Gavilan College celebrates 400 years of Don Quijote

The History of Don Quixote - The Second Part

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The History of the
Valorous & Witty Knight-Errant Don Quixote of the Mancha

By Miguel de Cervantes, Translated by Thomas Shelton

The Second Part

CHAPTER IX: Where is set down as followeth

 

MIDNIGHT was near spun out when Don Quixote and Sancho left the mountain and entered the city: the town was all hushed, and the dwellers were asleep with their legs stretched at length, as they say; the night was bright-some, though Sancho wished it had been darker, that he might not see his madness; the dogs in the town did nothing but bark and thunder in Don Quixote’s ears, and affrighted Sancho’s heart; now and then an ass brayed, hogs grunted, cats mewed, whose different howlings were augmented with the silent night; all which the enamoured knight held to be ominous, but yet he spoke to Sancho: ‘Son Sancho,’ said he, ‘guide to Dulcinea’s palace; it may be we shall find her waking.’ ‘Body of the sun!’ quoth Sancho, ‘to what palace shall I guide? for where I saw her highness it was a little house.’ ‘Belike,’ quoth Don Quixote, ‘she was retired into some corner of her palace to solace herself in private with her damosels, as great ladies and princesses use to do.’ ‘Sir,’ quoth Sancho, ‘since, whether I will or no, you will have my mistress Dulcinea’s house to be a palace, do you think nevertheless this to be a fit time of night to find the door open in? Do you think it fit that we bounce, that they may hear and let us in, to disquiet the whole town? Are we going to a bawdy-house, think ye, like your whoremasters that come and call and enter at what hour they list, how late soever it be?’ ‘First of all, to make one thing sure, let’s find the palace,’ replied Don Quixote, ‘and then, Sancho, I’ll tell thee what’s fit to be done. And look, Sancho, either my sight fails me or that great bulk and shadow that we see is Dulcinea’s palace.’ ‘Well, guide on, sir,’ said Sancho; ‘it may be it is so, though I’ll first see it with my eyes, and feel it with my hands, and believe it as much as it is now day.’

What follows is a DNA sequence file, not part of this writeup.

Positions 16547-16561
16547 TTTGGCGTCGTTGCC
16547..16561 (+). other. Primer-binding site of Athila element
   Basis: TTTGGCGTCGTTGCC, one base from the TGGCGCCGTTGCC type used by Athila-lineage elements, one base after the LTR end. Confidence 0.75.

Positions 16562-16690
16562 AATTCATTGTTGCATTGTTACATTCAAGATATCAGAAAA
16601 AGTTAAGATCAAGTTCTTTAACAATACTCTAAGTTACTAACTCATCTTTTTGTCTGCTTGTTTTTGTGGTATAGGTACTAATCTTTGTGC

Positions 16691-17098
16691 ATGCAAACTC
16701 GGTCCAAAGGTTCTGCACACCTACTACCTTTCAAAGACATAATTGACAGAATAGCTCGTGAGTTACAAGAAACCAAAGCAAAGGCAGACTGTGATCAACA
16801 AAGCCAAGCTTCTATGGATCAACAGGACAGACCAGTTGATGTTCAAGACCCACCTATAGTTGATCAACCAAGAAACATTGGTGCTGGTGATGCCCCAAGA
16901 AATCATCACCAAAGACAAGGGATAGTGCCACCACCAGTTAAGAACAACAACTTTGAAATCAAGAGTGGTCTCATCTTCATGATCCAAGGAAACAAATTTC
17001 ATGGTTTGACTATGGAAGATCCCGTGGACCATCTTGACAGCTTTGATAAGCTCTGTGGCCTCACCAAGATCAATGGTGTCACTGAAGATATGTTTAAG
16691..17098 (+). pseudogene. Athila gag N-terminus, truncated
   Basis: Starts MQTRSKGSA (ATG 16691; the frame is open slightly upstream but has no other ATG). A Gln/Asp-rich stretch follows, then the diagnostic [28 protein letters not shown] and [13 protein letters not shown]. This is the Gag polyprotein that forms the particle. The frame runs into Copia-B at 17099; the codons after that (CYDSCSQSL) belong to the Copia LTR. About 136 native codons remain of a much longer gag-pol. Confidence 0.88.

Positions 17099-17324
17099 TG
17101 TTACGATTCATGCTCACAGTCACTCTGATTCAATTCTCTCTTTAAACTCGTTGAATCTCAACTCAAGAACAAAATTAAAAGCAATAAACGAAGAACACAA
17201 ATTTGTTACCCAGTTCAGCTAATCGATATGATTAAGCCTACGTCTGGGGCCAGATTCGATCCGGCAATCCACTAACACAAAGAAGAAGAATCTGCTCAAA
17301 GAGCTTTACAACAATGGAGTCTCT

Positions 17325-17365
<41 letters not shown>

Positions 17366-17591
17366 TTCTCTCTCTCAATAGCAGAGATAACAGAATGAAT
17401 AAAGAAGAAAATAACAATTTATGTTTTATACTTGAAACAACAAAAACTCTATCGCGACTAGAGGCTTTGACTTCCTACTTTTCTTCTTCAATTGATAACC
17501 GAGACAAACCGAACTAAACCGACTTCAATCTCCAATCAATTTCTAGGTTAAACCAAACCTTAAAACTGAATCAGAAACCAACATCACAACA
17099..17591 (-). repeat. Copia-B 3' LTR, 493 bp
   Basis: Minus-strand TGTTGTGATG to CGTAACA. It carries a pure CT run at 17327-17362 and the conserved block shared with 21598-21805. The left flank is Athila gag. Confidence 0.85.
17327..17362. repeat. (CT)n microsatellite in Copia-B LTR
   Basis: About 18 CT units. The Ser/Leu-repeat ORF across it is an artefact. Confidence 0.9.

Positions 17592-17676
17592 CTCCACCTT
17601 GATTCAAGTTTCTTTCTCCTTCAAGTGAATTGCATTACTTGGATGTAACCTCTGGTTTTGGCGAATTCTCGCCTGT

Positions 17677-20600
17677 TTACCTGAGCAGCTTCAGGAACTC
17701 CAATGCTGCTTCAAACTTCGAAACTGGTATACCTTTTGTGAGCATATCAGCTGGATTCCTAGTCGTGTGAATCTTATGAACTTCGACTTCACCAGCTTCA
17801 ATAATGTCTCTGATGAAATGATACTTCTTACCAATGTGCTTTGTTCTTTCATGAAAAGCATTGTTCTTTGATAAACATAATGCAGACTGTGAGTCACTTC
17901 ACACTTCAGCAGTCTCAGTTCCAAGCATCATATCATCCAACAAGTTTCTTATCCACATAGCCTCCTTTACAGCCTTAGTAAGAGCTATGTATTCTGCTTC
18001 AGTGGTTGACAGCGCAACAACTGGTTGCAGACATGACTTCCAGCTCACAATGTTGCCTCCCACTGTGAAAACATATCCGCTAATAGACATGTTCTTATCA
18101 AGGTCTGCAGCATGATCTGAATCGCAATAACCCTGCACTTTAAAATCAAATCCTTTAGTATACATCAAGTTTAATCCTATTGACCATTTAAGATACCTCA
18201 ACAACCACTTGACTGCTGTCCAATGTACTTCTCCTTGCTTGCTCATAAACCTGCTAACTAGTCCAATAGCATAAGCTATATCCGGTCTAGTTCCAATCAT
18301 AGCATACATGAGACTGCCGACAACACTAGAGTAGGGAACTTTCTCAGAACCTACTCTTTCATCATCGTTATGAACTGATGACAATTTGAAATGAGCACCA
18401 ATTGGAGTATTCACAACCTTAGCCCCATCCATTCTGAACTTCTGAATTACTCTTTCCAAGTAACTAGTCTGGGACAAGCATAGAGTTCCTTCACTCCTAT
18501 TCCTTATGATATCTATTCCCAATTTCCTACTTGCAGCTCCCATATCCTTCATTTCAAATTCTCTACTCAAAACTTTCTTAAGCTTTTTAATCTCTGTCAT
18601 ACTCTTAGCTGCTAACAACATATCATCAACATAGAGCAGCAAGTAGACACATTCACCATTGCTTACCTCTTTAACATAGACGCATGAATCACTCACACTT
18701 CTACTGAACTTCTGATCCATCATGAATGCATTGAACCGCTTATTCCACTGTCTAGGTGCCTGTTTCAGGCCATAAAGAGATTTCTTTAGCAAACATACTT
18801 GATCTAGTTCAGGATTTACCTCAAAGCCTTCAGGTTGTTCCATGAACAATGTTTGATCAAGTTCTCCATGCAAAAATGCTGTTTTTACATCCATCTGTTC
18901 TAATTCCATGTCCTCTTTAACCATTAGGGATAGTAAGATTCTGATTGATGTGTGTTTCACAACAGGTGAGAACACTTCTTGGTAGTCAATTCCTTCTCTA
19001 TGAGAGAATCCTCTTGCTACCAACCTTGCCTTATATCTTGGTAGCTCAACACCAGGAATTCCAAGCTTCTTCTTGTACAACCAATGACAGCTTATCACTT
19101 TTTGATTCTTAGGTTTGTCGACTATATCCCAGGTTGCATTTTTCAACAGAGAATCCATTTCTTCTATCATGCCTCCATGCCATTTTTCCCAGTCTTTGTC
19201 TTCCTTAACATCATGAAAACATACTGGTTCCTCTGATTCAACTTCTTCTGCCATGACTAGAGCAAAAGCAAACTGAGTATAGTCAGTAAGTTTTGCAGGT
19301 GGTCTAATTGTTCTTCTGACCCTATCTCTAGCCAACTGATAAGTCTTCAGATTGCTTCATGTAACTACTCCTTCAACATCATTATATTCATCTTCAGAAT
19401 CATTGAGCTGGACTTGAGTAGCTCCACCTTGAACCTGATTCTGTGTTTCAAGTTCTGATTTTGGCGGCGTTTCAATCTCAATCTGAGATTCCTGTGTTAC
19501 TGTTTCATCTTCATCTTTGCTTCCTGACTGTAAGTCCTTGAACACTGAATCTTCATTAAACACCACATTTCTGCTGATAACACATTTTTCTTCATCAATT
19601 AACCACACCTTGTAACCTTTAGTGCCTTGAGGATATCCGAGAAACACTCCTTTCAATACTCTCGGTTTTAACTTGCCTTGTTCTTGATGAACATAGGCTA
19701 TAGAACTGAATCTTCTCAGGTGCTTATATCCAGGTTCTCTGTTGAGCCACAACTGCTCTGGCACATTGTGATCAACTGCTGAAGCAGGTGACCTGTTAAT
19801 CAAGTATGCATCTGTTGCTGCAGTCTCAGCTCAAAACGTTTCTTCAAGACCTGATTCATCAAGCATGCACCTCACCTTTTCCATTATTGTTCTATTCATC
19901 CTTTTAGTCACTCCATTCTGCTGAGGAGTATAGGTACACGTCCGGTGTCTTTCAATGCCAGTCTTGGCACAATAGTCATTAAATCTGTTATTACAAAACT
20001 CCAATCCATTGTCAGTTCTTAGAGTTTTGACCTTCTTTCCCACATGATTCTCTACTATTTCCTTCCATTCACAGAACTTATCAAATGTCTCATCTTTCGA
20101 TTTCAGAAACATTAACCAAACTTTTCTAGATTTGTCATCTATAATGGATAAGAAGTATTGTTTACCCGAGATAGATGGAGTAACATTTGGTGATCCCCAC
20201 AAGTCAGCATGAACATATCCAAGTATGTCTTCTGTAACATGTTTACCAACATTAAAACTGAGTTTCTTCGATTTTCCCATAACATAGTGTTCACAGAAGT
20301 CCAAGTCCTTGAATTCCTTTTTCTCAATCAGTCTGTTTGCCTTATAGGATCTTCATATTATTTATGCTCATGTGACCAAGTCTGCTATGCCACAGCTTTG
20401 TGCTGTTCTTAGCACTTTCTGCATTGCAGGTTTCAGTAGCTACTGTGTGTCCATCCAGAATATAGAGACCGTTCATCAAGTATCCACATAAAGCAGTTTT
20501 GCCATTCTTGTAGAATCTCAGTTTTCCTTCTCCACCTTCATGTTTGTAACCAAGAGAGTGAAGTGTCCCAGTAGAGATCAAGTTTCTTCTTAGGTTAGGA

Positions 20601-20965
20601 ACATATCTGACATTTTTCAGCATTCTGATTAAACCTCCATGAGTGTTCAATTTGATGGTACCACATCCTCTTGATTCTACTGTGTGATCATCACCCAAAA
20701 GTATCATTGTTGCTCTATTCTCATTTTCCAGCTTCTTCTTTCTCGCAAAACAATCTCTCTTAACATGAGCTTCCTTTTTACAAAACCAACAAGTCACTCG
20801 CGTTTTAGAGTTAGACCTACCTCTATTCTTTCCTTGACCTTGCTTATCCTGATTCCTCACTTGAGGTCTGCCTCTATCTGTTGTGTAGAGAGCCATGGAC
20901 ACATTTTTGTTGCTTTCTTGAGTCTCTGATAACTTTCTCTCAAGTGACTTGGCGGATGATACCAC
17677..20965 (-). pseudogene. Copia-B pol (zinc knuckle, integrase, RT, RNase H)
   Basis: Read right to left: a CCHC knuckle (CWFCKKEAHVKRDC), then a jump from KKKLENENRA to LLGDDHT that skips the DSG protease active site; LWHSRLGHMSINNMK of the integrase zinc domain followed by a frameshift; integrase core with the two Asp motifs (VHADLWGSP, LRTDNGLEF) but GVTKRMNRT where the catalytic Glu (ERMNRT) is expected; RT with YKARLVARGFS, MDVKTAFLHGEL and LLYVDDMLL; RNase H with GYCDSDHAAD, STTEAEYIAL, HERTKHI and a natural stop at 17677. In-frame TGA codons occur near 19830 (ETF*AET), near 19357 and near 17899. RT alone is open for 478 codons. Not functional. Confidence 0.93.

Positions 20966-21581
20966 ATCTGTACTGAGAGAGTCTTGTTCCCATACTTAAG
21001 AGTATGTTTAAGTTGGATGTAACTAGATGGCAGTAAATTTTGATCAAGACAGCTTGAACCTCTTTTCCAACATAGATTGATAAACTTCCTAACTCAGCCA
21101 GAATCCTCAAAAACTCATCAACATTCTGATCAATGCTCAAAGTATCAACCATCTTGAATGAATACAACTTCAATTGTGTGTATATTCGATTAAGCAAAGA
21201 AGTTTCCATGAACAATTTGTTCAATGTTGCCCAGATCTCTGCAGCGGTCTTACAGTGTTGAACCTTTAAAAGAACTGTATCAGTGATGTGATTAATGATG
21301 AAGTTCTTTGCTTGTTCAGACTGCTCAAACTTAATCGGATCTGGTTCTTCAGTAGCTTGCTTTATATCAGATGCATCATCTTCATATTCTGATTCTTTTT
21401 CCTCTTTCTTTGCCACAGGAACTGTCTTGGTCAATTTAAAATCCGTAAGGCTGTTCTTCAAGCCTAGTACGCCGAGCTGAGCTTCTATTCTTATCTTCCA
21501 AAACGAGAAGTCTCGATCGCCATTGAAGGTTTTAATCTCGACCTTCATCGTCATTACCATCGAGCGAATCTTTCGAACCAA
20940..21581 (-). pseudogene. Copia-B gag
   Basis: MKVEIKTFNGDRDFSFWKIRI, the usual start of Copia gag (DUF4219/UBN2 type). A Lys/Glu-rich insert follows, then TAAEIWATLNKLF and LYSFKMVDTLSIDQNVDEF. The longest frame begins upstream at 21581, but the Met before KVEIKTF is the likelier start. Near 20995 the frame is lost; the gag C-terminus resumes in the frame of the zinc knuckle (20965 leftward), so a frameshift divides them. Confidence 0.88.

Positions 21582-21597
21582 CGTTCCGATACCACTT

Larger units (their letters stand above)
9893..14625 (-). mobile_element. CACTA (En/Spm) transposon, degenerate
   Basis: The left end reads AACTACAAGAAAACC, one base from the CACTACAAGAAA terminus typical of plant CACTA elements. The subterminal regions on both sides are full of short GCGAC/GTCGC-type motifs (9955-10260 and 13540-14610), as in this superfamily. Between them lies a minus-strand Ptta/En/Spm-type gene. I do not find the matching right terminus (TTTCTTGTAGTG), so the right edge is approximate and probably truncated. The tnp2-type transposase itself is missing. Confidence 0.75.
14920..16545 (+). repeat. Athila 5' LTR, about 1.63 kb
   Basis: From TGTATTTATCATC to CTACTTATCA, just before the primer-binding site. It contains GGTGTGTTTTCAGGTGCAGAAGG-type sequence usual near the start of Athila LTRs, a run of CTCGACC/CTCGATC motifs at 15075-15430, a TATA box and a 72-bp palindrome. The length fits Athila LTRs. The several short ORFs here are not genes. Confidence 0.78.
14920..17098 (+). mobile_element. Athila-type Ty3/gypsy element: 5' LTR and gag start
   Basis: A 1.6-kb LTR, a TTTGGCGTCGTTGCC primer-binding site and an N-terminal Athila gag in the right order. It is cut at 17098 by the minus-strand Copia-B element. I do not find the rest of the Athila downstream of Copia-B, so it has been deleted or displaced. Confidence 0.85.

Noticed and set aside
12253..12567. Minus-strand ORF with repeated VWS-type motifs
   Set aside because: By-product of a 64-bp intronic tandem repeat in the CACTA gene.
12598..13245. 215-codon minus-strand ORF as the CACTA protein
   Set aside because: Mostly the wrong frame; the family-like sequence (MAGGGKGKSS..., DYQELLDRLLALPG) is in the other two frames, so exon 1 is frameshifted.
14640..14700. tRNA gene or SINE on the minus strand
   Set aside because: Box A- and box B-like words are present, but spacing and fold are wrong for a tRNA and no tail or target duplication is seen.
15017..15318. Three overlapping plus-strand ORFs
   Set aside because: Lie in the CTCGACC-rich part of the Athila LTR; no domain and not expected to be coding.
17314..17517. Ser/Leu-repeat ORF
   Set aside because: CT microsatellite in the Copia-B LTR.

Don Quixote led on, and, having walked about some two hundred paces, he lighted on the bulk that made the shadow, and saw a great steeple, which he perceived was not the palace, but of the chief church in the town. Then said he, ‘Sancho, we are come to the church.’ ‘I see it very well,’ quoth Sancho, ‘and I pray God we come not to our graves; for it is no good sign to haunt churchyards so late, especially since I told you, as I remember, that this lady’s house is in a little alley without passage through.’ ‘A pox on thee, blockhead!’ said Don Quixote; ‘where hast thou ever found that king’s houses and palaces have been built in such alleys?’ ‘Sir,’ quoth Sancho, ‘every country hath their several fashions. It may be here in Toboso they build their great buildings thus, and therefore pray, sir, give me leave to look up and down the streets or lanes that lie in my way, and it may be that in some corner I may light upon this palace — the devil take it ! — that thus mocks and misleads us.’ ‘Speak mannerly, sir,’ quoth Don Quixote, ‘of my mistress’ things, and let’s be merry and wise, and cast not the rope after the bucket.’